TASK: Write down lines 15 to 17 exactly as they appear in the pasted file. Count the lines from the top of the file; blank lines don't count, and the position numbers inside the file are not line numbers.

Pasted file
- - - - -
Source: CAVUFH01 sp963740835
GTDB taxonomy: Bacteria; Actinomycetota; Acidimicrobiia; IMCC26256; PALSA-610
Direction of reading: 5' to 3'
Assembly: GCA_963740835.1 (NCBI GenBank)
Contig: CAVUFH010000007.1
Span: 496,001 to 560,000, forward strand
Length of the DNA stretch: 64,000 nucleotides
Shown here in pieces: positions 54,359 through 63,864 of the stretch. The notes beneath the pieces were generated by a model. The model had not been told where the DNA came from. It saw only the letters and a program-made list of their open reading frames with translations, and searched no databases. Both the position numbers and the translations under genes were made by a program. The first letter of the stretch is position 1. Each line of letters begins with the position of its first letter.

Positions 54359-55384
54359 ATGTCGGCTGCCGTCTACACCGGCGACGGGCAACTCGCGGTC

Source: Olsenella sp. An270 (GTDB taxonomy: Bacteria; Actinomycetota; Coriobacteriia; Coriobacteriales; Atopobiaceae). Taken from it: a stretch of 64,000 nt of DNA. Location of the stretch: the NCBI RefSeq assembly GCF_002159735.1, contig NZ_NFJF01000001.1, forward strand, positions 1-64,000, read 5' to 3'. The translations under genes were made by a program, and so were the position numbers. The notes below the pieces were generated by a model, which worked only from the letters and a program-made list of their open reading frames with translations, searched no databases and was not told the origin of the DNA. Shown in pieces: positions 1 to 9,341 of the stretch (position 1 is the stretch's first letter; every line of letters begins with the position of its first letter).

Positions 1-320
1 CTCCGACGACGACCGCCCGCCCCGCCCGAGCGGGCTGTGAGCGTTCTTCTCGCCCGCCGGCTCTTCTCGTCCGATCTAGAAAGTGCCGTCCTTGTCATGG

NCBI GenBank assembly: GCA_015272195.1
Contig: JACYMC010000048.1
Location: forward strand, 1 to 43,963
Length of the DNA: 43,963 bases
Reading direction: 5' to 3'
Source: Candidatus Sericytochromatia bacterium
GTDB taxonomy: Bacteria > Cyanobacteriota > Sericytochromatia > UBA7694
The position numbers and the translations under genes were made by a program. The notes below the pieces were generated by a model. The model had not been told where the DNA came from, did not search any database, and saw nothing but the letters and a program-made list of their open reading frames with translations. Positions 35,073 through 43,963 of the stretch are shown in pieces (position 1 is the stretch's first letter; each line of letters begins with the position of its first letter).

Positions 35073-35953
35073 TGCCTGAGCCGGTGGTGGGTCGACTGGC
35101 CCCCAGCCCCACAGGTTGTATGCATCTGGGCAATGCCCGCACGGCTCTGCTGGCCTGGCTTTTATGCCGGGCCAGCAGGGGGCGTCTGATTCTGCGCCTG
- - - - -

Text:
Contig: JACYMC010000048.1
Location: forward strand, 1 to 43,963
Length of the DNA: 43,963 bases